Galesburg Register-Mail from Galesburg, Illinois on October 8, 1963 · Page 1
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Galesburg Register-Mail from Galesburg, Illinois · Page 1

Galesburg, Illinois
Issue Date:
Tuesday, October 8, 1963
Page 1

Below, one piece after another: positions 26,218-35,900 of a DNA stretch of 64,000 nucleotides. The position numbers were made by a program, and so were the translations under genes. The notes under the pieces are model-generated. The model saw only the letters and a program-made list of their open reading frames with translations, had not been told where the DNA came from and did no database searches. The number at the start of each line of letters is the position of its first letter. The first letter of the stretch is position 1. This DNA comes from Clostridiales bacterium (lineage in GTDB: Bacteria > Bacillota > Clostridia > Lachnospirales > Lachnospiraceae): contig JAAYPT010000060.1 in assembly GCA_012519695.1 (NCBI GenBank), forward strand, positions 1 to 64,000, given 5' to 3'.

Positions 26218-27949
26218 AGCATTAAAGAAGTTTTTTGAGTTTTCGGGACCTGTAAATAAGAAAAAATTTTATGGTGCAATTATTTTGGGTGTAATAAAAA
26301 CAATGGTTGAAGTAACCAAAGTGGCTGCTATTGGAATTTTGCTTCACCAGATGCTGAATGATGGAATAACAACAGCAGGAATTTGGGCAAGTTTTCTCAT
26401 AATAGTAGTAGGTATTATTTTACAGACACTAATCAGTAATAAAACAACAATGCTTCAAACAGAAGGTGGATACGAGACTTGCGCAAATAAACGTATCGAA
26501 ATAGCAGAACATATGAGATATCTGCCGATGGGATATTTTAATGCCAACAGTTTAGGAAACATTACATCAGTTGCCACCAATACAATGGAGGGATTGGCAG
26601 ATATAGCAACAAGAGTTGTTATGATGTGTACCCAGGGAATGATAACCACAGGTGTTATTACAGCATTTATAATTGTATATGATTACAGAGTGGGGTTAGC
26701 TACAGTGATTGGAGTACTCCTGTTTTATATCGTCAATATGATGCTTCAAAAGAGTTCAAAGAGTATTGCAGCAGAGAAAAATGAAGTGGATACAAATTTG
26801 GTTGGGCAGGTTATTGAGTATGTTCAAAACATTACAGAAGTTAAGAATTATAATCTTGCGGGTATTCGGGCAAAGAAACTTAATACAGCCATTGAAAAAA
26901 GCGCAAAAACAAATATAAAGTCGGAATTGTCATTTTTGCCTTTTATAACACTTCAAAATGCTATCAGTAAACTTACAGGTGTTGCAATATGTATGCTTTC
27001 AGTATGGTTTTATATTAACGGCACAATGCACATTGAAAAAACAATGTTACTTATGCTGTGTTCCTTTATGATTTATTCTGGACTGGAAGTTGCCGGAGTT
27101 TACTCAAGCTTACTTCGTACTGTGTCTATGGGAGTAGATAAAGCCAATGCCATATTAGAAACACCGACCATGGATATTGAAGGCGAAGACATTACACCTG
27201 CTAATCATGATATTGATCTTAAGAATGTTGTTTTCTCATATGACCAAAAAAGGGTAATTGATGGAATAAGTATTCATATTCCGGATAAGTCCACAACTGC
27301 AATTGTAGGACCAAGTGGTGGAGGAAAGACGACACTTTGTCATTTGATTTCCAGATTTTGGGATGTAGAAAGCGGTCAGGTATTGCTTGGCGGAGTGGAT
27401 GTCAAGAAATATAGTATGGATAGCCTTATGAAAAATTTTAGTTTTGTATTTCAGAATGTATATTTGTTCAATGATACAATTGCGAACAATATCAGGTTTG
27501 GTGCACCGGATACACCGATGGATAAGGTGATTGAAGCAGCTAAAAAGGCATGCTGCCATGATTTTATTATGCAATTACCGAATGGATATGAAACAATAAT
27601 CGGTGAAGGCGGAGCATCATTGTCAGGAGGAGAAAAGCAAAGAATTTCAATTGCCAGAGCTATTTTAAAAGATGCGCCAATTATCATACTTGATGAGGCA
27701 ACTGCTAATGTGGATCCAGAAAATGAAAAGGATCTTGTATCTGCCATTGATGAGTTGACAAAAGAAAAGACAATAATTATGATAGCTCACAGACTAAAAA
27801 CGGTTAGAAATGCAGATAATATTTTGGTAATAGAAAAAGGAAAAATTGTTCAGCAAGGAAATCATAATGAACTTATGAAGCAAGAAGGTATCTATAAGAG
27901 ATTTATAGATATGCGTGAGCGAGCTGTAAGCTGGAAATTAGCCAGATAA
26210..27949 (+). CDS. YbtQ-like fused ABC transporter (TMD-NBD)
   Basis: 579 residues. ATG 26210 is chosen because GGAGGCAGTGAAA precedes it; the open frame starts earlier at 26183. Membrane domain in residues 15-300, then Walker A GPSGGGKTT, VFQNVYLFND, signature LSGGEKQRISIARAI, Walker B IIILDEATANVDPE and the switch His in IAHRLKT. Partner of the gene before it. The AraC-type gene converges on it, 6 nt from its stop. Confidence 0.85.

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Horn* Piper of 70 Communitiet Galesburg Register-Mail Weather Stripe Slu« Low in 40s Tonight With Chance of Rain Wednesday and Warmer A Better Nempaper VOLUME LXXII —237 GALESBURG, ILLINOIS — TUESDAY, OCTOBER 3, 1963 PRICE SEVEN CENTS STUNNED—At Mlragoane, Haiti, the family of Henri Gacqucs stands stunned amid the wreckage of their home after Hurrican Flora smashed into the island. A death toll of possibly 4 ,000 persons has been estimated after the area was raked by the tropical storm. The extent of the damage has not been determined due to the emergency situation and a lack of communication and transportation. UNIFAX f. Hurricane Flora Leaves • A Trail of Destruction* Reforms Are Approved by Church Heads VATICAN CITY (UPI) - Ecumenical Council fathers today overwhelmingly approved a series of proposals for reform of Catholic worship, including greater insistence on preaching the word of God. The fathers voted at today's session on five of 19 pending amendments to the second chapter of a document on the liturgy or public worship of the church. Voting on the document, which was discussed for three weeks at the council's first session last fall, will continue Wednesday. The results were tabulated on four of today's ballots and showed that all passed by great majorities. The largest negative vote cast on any one of them was 31 votes out of 2,298. Stress Sermons The most important of the amendments approved today was designed to put much greater emphasis in Catholic worship on sermons, which always have occupied the central role in Protestant worship but in the past often have been regarded as an optional appendage to he Catholic Mass. The proposal approved today said that sermons should never be omitted except for serious reasons. It emphasized the importance of the priest using every Sunday Mass as an opportunity to explain the Christian faith and Christian living. The document said priests should base their sermons on the Bible and make extensive use of Scripture in all of their preaching. Another major amendment approved today is aimed at simplifying the rubrics or order of service of the Mass. It calls for omitting certain duplications and eliminating non-essential things which have been tacked on to the Mass over the centuries. A council press spokesman said the other changes approved today were largely technical and matters of terminology of no general interest. Still to come are a series of amendments authorizing the use of modern languages instead of Latin in a large portion of the Mass. N.Y. Officer Is Impressed By Testimony WASHINGTON (UPI)—Mobster - murderer Joseph Valachi, testifying against a backdrop of reported bomb threats, resumed his crime chronology for senators today with a detailed breakdown on the Cosa Nostra hierarchy in New York City. Questioned by Senate investigations subcommittee chairman John L. McClellan, (D-Ark.,) Valachi said there were five "families" Ben Bella to 'Smash' Rebel Algerians ALGIERS (UPI) - President Ahmed Ben Bella said today he will mass 100,000 Algerians if necessary "to smash" the great Kabylia revolt. Ben Bella, who in the past has pledged never to use the army against the Algerian people, said his government in future "will assume its responsibilities" to quell rebellious Berber dissidents. He told a cheering crowd of 3,000 persons in the stadium at Bougie that his government had proof the counter-revolution was linked with foreign plots. "We will mobilize 100,000 Algerians if necessary in vigilance committees to smash this counter-revolution" he said. "The only sort of dialogue Ait Ahmed and El Hadj understand is the dialogue of the machine- gun," he said, pointing to the mountains where Hocine Ait Ahmed and Col. Mohand Ou El Hadj have their counter-revolutionary headquarters. Bombers to Attack WASHINGTON (UPI)-An "attack" on northeastern Canada and the eastern seaboard of the United States as far south as Georgia will be staged Friday by bombers of the Strategic Air Command. The Defense Department said the exercise, "Top Rung I," would extend as far west as a line running from Hudson's Bay to Chicago, but would avoid population centers as far as possible and or sub-organizations of the crime syndicate in New York. He then tjoked off the names of the gangsters. New York Police Inspector John F. Shanley told the Senate investigators that the ranking on gang members was an unprecedented intelligence gain that should aid the war against crime. Valachi was given added police protection after the FBI said it received threats against his life. Chief U.S. Marshal James McShane said telephone tips were received warning that a bomb would be placed in the hearing room and that several spectators would try to shoot Valachi. Highly Accurate In response to questioning, Shanley graded Valachi's information as highly accurate and valuable to law enforcement authorities. His testimony contrasted with reported criticism of the crime hearings by some New York police officials who described Va­ lachi's testimony as familiar and not very helpful. "This is the first time a man has gone into the genesis of it (the crime syndicate)... the administration ... the procedures," Shanley said. "He has ranked these people with an apparent authenticity that is hard to doubt." Shanley said that 142 persons pictured on a chart showing the Vito Genovese organization, to which Valachi said he belonged for 30 years, had a total of 1,064 arrests. FBI Checking Dealings of LBJ Protege WASHINGTON (AP)-The FBI has launched an investigation into the business affairs of Robert G. Baker, 36, who resigned his $19,600-a-year post as secretary to the Democratic majority in the Senate. A Justice Department source disclosed the investigation shortly before Senate Democratic Leader Mike Mansfield announced Baker's resignation Monday. The inquiry apparently began with allegations in a $300,000 civil damage suit that Baker used his office to help win contracts with a government defense subcontractor for an automatic vending machine company with which he had financial dealings. A former Senate page who came here from Pickens, S.C., Baker was named secretary of the majority eight years ago when Vice President Lyndon B. Johnson was Senate majority leader. He reputedly was a Johnson protege. Baker's wife is also on the government payroll, serving as rec ords manager for the Senate In ternal Security subcommittee at $11,800 a year. There was no immediate com ment from Baker. Assistant Democratic Leader Hubert H. Humphrey of Minnesota who sat in at the meeting after which Baker's resignation was announced, said the Democratic majority, who had chosen him, did not request his resignation. Francis R. Valeo, 47, administrative assistant to the majority leader, was assigned by Mansfield to take over Baker's duties. Valeo will serve as acting secretary to the majority pending action by the conference of Democratic senators. Appears Headed Toward Bahamas MIAMI (UPI) — Hurricane Flora crossed Cuba today for the third time, heading for the Bahamas and leaving a trail of destruction across three Caribbean islands which counted more than 4,100 dead. The Weather Bureau urged emergency hurricane precautions be taken in the southeastern Bahamas islands at once. It predicted " Lightning Strips Man MONGHIDORO, Italy (UPD- Dante Mazzini, 31, was working on top of the local church steeple Monday when a lightning bolt stripped off his clothes and melted his wristwatch but left him would not disrupt civil air traffic, uninjured. Economist Sees Good Times WASHINGTON (AP)-The government's top economist predicted today that the national economy will hit the $600 billion level for the first time early next year »^ind bring more benefits to consumers. The forecast came from Dr. Walter W. Heller, chairman of President Kennedy's Council of Economic Advisers in connection with the submission of the first report to Kennedy of the Consumer Advisory Council. The consumer council, among Other things, recommexided "im­ mediate and positive action" to bar racial discrimination against customers of hotels, stores, theaters, restaurants and other businesses. It said a larger tax cut may be required for small taxpayers. It called for truth in packaging and lending. Kennedy created the consumer council in July of last year under the chairmanship of Dr. Helen G. Canoyer, dean of home economics at Cornell University, to give consumers a stronger voice in government in an advisory capacity. Since the council was set up under the wing of the Council of Economic Advisers, Heller was asked about improvement of the consumer's position. He said that of course it was improved. "There is more safety in drugs," he said. "In a TV set you are more sure of getting what you pay for. The advisory agency makes 22 (government) agencies aware of the consumer for the first time." Heller said, too, that "as the economy improves the consumer improves." Man Makes Sure TUNBRIDGE WELLS, England (UPI) — Ronald Newick was fined $8.40 Monday for damaging an outdoor telephone booth despite his plea that "I was told the phone was out of order so I made sure by pulling the wires out." the center of the deadliest storm in 63 years would cross Crooked Island a few hours later. Flora went on the prowl today after spending an unprecedented four days pounding Cuba where the death toll mounted to more than 100. It left the economy of Premier Fidel Castro's regime reeling and the government ordered tight new food rationing. The hurricane crossed into the Atlantic at 11 a.m. EST near Cape Lucrecia, the Miami Weather Bureau said. Its center was located near latitude 21.1 north, longitude 75.7 west, or about 80 miles north-northwest of Guantanamo Bay. This was 440 miles southeast of Miami. The Weather Bureau said Flora would move generally toward the northeast at about 10 miles per hour during the day. Town Is Flooded A Cuban government broadcast monitored here said the town of Santa Cruz del Sur, on the south east coast of Camaguey Province was being flooded by ocean tidal waves. The broadcast said urgent help was needed A tidal wave that crushed Santa Cruz de Sur on Nov. 9, 1932 killed more than 3,000 persons Crop, damage in Cuba was in the millions of dollars. Fidel Cas tro assumed personal command of relief operations The Miami Weather Bureau J in the southern Bahamas to- said the storm was centered mid- night," the advisory said. way between Santiago and Ca­ maguey. Havana Radio announced that all coffee distribution had been suspended in Havana because of osses to the coffee crop in Oriente Province. Meat rations were cut in half and vegetable rations were reduced 60 per cent, the broadcast said. Haiti Devastated Haiti was devastated by the storm with an estimated one- third of the Negro Republic's 3 million population affected. Entire villages were destroyed and crops were wiped out. An estimated 2,000 bodies had been recovered on Haiti and officials es timated 4,000 persons in all had died on the island. Casualty reports began trickling in from the remote areas of hard-hit eaastern Cuba. Broadcast said at least 15 died in the town of Manzanillo alone. Roughly 400 miles south- southeast of Miami, Flora was moving northeastward at around 5 m.p.h, The hurricane advisory said no change in size or intensity was expected today but warned that "some slow intensi fication" may take place tonight. "Heavier rains are expected to spread slowly over the south and central Bahamas later today and tonight while increasing gales and hurricane force winds are likely in } It:' |f III 0'J • • • • • • NO MECHANIC—The girl lying beneath the front wheels of • police paddy wagon at St. Louii is not checking on the machine* but making a futile attempt to block the vehicle from departing with a load of demonstrators arrested at a bank. UNIFAX VietNamAid Suspension QUITS — Singer Frank Sinatra, facing revocation of his Nevada gambling licenses for permitting an underworld figure to visit his Cal Nova lodge, has announced that he will sell his estimated $3.5 million gaming interests instead of contesting the edict of the state board. Nevada officials charged that Sinatra played host to reputed Chicago gangland figure Sam Giaacana at Lake Tahoe last July. Giancana is one of 11 figures listed in the so-called "black book" list of persons regarded as undesirable. Sinatra said; "I was surprised, hurt, and angered that the Nevada Gaming Board asked that my license be revoked." UNIFAX Russia Complains Chinese Ruining Their 'Good Name' LONDON (UPI)—The Soviet Union is accusing Communist China of trying to hurt Russia's "good reputation" in Asia, Africa and Latin America, it was disclosed today. An official Soviet pamphlet being circulated by Novosti, the Soviet press agency, severely at-' tacks the Chinese for attempts to undermine Moscow's position and prestige in the underdeveloped nations. It charges that Western "colonialists and the Chinese critics of Soviet policy appear on the same side of the fence" in the struggle for the emerging nations. The disclosure followed a report that Communist China is trying to arrange its civilian air traffic routings through the British colony of Hong Kong to avoid flying over the Soviet Union. Both moves were signs that the Moscow-Peking split is widening. The Soviet pamphlet, published in English, accuses the Chinese of "trying to set the socialist countries and the nations of Africa, Asia, and Latin America against each other." The Soviets fear Chinese competition the most in these areas, where the Chinese can stress the fact that they are a non-white race, unlike the Russians and Western colonial powers. Moscow called this "racialism and hidebound nationalism." Soviet achievements in the developing nations, the pamphlet said, "reveal the utter untenabil- ity of the contentions that the Soviet Union has lessened its support for the peoples of Africa, Asia, and Latin America. "In their efforts to sully the Soviet nation's good reputation in Asia, Africa, and Latin America, the leaders of the Communist party of China also claim that the U.S.S.R. is out to 'exploit' the peoples of those continents." It answered these charges with claims that Russia has granted about $3.33 billion in economic aid to new nations. Wheat Sale To Reds Is Expected Now WASHINGTON (UPI) — Senate Democratic Whip Hubert H. Humphrey said today after a White House meeting that he expects the United States to sell the Soviet Union and three of her satellites up to five million tons of wheat. "I think a decision is close at hand," the Minnesota Democrat told newsmen at the Capitol after the legislative conference with President Kennedy. Humphrey's statement was made in the wake of a disclosure that the Soviets, for the first time, have indicated they were interested in buying between $150 million and $200 million worth of wheat from this country. The senator's estimate of the total amount of possible sales— to Czechoslovakia, Hungary and Bulgaria as well as to Russia- was somewhat higher—between $375 and $400 million worth of grain. Humphrey estimated that five million tons would be more than 275 million bushels. Suit Is Settled LOS ANGELES (UPD-Actress Cyd Charisse has settled for an undisclosed amount a $14,000 suit against 20th Century-Fox Film Corp. charging she was not fully paid for her role in the movie "Something's Got To Give," it was learned today. into its own considerable foreign \<j exchange reserves. Until the suspension, the Unit* ed States was given dollars toWf Viet Nam to pay for essential im> • ports; importers were buying the dollars at the official rate of ex-^ change; and the local currency was being used by the government to pay for the military budget, ma In effect, this meant that more • than 60 per cent of the nation's essential imports were being financed by the United States. A continued suspension of this ^ aid would lead to inflation — either through the printing of pap --M> er money or the reduction of for- • eign exchange reserves — and this in turn could turn Viet Nam's middle classes against theVT government, the sources said. • They said the alternative would be for the government to relax its policies against the Buddhist leaders and other opposition factions. SAIGON (UPI) — The United States has suspended nearly $12 million commercial aid payments to South Viet Nam since the August crackdown on the Buddhists and is considering further cuts, informed sources saidW^ here Monday. • • The plan to further reduce aid is aimed at forcing political reforms in the gov- ( ernment of President Ngo Dinh Diem, the sources said. It is reported now under consideration in Washington. The payments suspended since Aug. 21, when Buddhist leaders were arrested and pagodas closed, covered aid to imports. This program costs the United States $95 million a year, out of the total $203 million economic aid. It finances more than 60 per cent of South Viet Nam's imports. The source said further suspension of this commercial aid would amount to a reduction in the economic aid to this nation and could seriously affect its economy. This might have the effect of bringing policy or personnel changes on the part of Diem's government, they added. Related Developments (In related developments, the Soviet Union Monday tried to block U. N. approval of a fact­ finding mission to South Viet Nam. Diem's government offered to accept a team of U. N. members to investigate the Buddhist dispute. But the Russians insisted that they and the British, as cochairmen of the 1954 Geneva conference on Indo-China, carry out the probe. Diem''! sister - in - law, Mme. Ngo Dinh Nhu, arrived in New York Monday night to begin a 20-day tour of the United States. She said she hoped to explain her government's viewpoint to Americans.) The American-owned Times of Viet Nam, which is close to the Ngo family and often critical of U. S. policies here, was the first to disclose the commercial aid cuts. Its article Monday said the United States was using the cuts to put pressure on Diem. U. S. Embassy officials declined comment, but it was learned Diem's government has not been told of the reasons for the aid suspension. Support Vietnamese Currency The commercial aid program helps support the Vietnamese cur rency. If it is suspended for a long period, the government will be forced to print more currency without reserve backing or dip Guest Expected WASHINGTON (UPI) - French Foreign Minister Maurice Couve '^Bf de Murville believes that Presi- • dent Charles de Gaulle may visit the United States "sometime this year." He said Monday that the possibility of a De Gaulle visit was discussed during his 90-minute<HV conference with President Kennedy. The principal topic of the discussion however, was the divergent French and American ap- *WJ proaches to the South Viet Nam • problem, Couve de Murville said. Where to Find It • • 2 SECTIONS 23 PAGES Abingdon 17 Amusement 6 Bushnell 6 Classified Ads 20-21 Comks-TV-Radio 18 Editorial 4 Galva • Hospital Notes 6 Kaoxville 11 Markets 1* Monmouth U Obituary It Sports 1MI Weather 8 Women Is the News .... • •• • •